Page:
Call for businesses to help unemployed youth
New Zealand's labour force and social welfare statistics are still a problem and businesses should step in to help get young people into the workforce, the social development minister says.
Paula Bennett said businesses needed to help tackle the high youth unemployment rate by supporting schemes aimed at helping out-of-work 15- to 24-year-olds get jobs.
This was despite Thursday's better-than-expected unemployment rate of 6.2 per cent.
New Zealand had an ageing population, a skills shortage, a shrinking workforce and high youth unemployment, Ms Bennett said.
"We've got some real challenges ahead of us."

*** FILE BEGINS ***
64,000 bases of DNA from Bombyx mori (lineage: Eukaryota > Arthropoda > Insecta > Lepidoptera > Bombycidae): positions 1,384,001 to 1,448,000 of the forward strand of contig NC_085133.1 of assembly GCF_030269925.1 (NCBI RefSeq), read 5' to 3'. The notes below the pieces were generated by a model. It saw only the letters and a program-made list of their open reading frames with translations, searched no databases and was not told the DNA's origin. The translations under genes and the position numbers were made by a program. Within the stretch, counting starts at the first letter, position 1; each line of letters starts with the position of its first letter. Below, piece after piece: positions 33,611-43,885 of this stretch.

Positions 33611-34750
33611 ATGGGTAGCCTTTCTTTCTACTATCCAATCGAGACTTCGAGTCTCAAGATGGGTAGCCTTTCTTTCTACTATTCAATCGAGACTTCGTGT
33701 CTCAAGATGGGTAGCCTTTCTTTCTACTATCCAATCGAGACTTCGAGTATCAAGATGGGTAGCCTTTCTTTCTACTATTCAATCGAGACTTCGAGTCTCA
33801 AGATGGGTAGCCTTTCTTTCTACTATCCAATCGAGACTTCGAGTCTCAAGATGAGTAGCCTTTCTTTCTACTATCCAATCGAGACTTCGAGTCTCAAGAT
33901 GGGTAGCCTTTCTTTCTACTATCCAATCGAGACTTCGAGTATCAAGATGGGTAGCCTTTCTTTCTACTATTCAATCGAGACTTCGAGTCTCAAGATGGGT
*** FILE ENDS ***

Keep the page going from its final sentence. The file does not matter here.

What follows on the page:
By 2030, more people would be retiring than entering the workforce, she said.
More than 300,000 working-age New Zealanders are on benefits, and 20 per cent of children are leaving schools without meeting literacy and numeracy requirements.
Despite the unemployment rate tumbling sharply to 6.2 per cent in the March quarter, 47,000 people are still on the unemployment benefit.
The ministry was tightening criteria for those claiming welfare, and from July 15 applicants would have to undergo a drug test when applying for the 40 per cent of Work and Income's listed jobs that required workers to be drug-free.